Faces Of Nantucket: The 'Sconset Woodman, George "Skip" Vollans

Waverly Brannigan •

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George "Skip" Vollans. Photo by Charity Grace Mofsen

Faces of Nantucket: George "Skip" Vollans

Years on the island: 57, (56 consecutively)

Favorite things about Nantucket: The salt water, the nature, open space, and 25 and 27 New Street.

The phrase “jack of all trades” gets thrown around loosely these days, but if anybody on Nantucket embodies the term it’s George Vollans, known to all as “Skip.”

Vollans’ lengthy resume includes stints as a high school chemistry teacher, an electrician, a volunteer firefighter, a caretaker, and a restaurateur. But he might be best known for his longtime business's iconic name and logo: the ‘Sconset Woodman.

Vollans came to Nantucket for the first time in 1964 shortly after his high school graduation, leaving his hometown of Stafford Springs, Connecticut. He immediately took up a teaching job at Nantucket High School and also worked as an assistant football coach alongside the late, great Vito Capizzo. In his time as a teacher, Skip quickly got a feel for the island’s tight-knit community and he felt at home.

“I came from a small town, I was comfortable with a small town,” he said. “Being in a school system, you tend to get to know a lot of people.”

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A year after he began teaching, Vollans had the opportunity to attend graduate school at Wesleyan University, where he got a master’s degree in chemistry and remained to work until 1968. But it wasn’t long before he was back on the boat to Nantucket, drawn by its community and the island’s expansive outdoors where he liked to fish, swim, and hunt.

Vollans returned to the high school, this time teaching math, and soon started the ‘Sconset Woodman in his spare time in 1968, selling logs and kindling from his home on New Street.

“I was young and I had the connections. So I started that just [for] something to do,” he recalled.

Vollans only brings native wood to the island, including red and white oak, maple, and white, gray, and black birch, all of which he sources from a nursery in Petersham, Mass. The wood arrives in four-foot splits, which he then unloads, stacks in the center, and cuts to length using a mini-tractor with an attached circular saw. Once the wood is cut to size, it’s ready for purchase by Vollans’ longtime customers, including some who have been coming to him for decades.

Vollans affectionately refers to the ‘Sconset Woodman as his “hobby” which has now persisted for more than 50 years.

By 1970, Vollans was ready for his next endeavor, shifting gears to spend his time working at Marine Lumber, scalloping in his free time, and maintaining the ‘Sconset Woodman even as he stumbled upon a new opportunity. Vollans recounted a day he was working behind the counter at Marine Lumber when an older man approached him and they struck up a conversation.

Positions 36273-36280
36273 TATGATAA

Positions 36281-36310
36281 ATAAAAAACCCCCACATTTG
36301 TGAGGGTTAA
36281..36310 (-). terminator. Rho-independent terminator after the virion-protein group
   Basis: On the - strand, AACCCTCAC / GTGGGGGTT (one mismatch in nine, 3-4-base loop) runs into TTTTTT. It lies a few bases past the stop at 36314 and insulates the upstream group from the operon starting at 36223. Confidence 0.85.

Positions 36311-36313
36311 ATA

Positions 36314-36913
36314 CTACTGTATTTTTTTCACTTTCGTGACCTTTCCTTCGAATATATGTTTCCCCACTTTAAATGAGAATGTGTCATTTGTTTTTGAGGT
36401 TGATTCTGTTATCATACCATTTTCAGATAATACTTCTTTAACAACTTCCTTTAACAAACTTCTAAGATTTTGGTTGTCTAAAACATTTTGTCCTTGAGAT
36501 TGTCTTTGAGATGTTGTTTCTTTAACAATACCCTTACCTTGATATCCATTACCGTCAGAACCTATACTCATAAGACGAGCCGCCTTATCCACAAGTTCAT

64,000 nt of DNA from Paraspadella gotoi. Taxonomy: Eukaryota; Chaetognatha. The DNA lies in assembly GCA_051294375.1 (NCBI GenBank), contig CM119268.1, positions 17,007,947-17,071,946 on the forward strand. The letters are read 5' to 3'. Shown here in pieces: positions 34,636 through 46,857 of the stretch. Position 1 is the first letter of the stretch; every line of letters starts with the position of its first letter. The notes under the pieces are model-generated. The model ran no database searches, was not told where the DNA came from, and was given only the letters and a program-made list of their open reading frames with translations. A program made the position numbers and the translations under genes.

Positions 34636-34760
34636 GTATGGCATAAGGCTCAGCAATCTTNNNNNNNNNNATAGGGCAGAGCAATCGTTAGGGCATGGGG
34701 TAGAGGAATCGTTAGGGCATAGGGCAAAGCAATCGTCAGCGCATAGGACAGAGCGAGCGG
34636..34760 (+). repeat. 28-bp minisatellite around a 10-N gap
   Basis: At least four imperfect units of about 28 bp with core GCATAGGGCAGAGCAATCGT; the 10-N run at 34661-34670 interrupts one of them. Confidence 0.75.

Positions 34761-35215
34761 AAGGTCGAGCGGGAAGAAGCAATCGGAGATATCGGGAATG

“And he said to me…show me a young man who wants to work and I can guarantee them a trade and business…I said you're looking at him. And that’s how I became an electrician.”

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After learning the trade for three years, Skip began his own electrical contracting business in 1974, which he called ‘Sconset Woodman Electric. His son, and later his grandson, would eventually join him working for the company. Today it is called Vollans Electric and is operated by his son Johnathan.

During this time, Vollans kept the ‘Sconset Woodman going and experimented with the restaurant scene, opening a restaurant on Federal Street originally called “Health Food: Carrots and Candlelight,” which quickly transitioned to “Pizza” in 1978. The establishment sold only pizza, beer, ice cream, and salads. It was a simple formula, but the restaurant lasted only a year.

“When you live out here, you do everything possible,” Vollans said.

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After officially retiring from electrical contracting in 1997, Vollans put all his time and energy into the ‘Sconset Woodman, further deepening his connections within the island community. Over the decades living and working in ‘Sconset, Vollans said he always felt accepted by his neighbors and that the village still holds a special place in his heart.

“So I guess my favorite place in ‘Sconset is 25 and 27 New Street,” he said. “Which is right here.”

Amid his seemingly endless business ventures, Vollans became ingrained in the Nantucket community. He bought a home, raised his family, and still lives and works on New Street, the home of the ‘Sconset Woodman.

Now 80, Vollans said he has always cherished connecting with Nantucket’s natural beauty, from exploring the moors to fishing from the beach. And while he reminisces about the Nantucket of the past, he can't imagine ever leaving the island he’s called home for most of his life.

All photos by Charity Grace Mofsen

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Vollans holding a photo of his nephew, Sandy Kohner, who gave him the picture when he was in the first grade. Photo by Charity Grace Mofsen
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